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People smarter than me say the sun will be 99% covered during the 2017 solar eclipse where I live (Portland, OR metro). I am curious to know what it might look like (photo or drawing). Does this photo approximate 99% coverage? Or will there be slightly more sun? Will I still see some of the corona?

enter image description here

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    $\begingroup$ You might want to use stellarium.org (free) for a more accurate (though still not necessarily 100% accurate) simulation. $\endgroup$
    – user21
    Aug 9, 2017 at 13:43

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At 99% the Sun will be reduced to a small sliver. There are simulations on the internet. It will become notably darker. However, the Sun is 400,000 times brighter than the full moon, so 1% of the Sun is still 4000 times brighter than the Moon, and so no corona will be visible. You can still damage your eyes looking at that sliver.

Since the centre of totality is less than an hour's drive from Portland, if you have a car, and can get out early, you can see totality and the corona (weather permitting).

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    $\begingroup$ You would be daft not to. There is a huge experiential difference between 99% and 100%. $\endgroup$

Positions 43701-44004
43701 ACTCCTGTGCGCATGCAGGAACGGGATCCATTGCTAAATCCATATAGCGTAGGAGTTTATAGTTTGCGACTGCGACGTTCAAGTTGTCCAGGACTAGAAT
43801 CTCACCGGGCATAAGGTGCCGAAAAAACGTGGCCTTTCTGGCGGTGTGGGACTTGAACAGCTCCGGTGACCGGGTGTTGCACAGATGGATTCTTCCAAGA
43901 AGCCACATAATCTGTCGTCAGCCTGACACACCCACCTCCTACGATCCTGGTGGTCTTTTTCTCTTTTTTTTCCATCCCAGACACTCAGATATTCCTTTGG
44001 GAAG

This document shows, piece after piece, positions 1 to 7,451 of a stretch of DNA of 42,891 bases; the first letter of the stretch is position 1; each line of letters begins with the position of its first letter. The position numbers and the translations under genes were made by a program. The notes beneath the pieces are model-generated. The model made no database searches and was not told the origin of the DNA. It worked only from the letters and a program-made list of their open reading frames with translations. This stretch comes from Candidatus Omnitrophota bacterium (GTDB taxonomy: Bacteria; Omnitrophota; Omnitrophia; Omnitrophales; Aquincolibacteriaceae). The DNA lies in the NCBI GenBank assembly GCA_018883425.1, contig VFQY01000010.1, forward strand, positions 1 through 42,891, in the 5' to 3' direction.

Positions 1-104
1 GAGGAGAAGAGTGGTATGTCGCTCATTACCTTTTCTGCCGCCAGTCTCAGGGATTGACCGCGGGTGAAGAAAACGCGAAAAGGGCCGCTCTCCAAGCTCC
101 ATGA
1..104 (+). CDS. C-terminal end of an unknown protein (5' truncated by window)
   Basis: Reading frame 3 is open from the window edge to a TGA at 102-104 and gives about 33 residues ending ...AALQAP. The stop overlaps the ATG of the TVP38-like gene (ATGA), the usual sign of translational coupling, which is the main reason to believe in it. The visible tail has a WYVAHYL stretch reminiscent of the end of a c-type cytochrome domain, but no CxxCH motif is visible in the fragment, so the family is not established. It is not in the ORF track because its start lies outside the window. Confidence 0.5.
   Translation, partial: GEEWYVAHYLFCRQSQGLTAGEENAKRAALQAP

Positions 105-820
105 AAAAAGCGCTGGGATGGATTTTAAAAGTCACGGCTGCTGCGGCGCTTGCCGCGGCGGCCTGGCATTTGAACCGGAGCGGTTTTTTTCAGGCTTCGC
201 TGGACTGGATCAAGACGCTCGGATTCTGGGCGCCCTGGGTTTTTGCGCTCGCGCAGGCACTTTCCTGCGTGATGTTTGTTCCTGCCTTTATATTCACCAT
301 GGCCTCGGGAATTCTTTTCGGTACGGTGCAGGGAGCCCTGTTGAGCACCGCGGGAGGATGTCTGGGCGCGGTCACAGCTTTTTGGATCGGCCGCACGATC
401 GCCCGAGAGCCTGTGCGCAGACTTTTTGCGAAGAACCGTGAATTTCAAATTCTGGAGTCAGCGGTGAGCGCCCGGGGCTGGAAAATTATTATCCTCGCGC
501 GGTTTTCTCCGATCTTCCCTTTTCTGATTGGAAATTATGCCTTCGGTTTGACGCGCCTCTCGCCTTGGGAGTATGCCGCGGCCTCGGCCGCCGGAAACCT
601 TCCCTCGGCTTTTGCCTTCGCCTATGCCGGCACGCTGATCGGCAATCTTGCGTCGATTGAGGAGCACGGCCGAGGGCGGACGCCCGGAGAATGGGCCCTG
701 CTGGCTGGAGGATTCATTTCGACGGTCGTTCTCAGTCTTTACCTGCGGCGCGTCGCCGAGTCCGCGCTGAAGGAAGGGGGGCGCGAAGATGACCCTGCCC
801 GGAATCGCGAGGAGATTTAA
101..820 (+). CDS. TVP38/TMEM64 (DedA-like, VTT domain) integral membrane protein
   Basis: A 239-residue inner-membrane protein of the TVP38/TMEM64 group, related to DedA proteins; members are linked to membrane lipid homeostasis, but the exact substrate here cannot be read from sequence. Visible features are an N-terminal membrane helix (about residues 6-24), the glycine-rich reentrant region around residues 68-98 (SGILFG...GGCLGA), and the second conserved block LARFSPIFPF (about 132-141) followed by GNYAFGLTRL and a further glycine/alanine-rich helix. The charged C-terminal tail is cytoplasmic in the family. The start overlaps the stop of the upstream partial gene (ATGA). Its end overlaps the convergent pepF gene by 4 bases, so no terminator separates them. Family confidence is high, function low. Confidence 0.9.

– ProfRob
    Aug 9, 2017 at 11:52
  • $\begingroup$ @RobJeffries - The roads will be literally gridlocked. Ugh. Not only will everyone from Portland will be heading south on I-5, so will Seattle which is a couple hours north of here. That normally one hour drive to Salem (in totality zone) will probably take 3-4 hrs or more. Then head back home afterwards. $\endgroup$
    – iMerchant
    Aug 9, 2017 at 16:56
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    $\begingroup$ @iMerchant There are people I know from the UK travelling significantly longer and further... $\endgroup$
    – ProfRob
    Aug 9, 2017 at 17:11
  • $\begingroup$ 3-4 hrs drive to see a total solar eclipse? Nah, I wouldn't bother if I were you. I mean, a couple of hours would be totally worth it but that's just getting silly. $\endgroup$ Aug 10, 2017 at 11:34
  • $\begingroup$ Definitely worth it - I drove 9 hours with the family from Scotland to Cornwall just to see one, and it was superb! $\endgroup$
    – Rory Alsop
    Jan 7, 2023 at 14:07
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The sun will still be very very bright and I advise you not to look at at directly. If you were to, you would not see any corona, since it is very faint, relative to the sun (even 1%). The sun will look a bit like your photo, but I'd say with a little more light.

However there will be a very noticeable darkening of the environment around you, to the extent that any local wildlife will likely start make preparations for nighttime. It will also cool down.

As totality approaches, gaps between shadows made by, for example leaves on trees, will progressively show the shape of the partially obscured sun - similarly with pinhole cameras.

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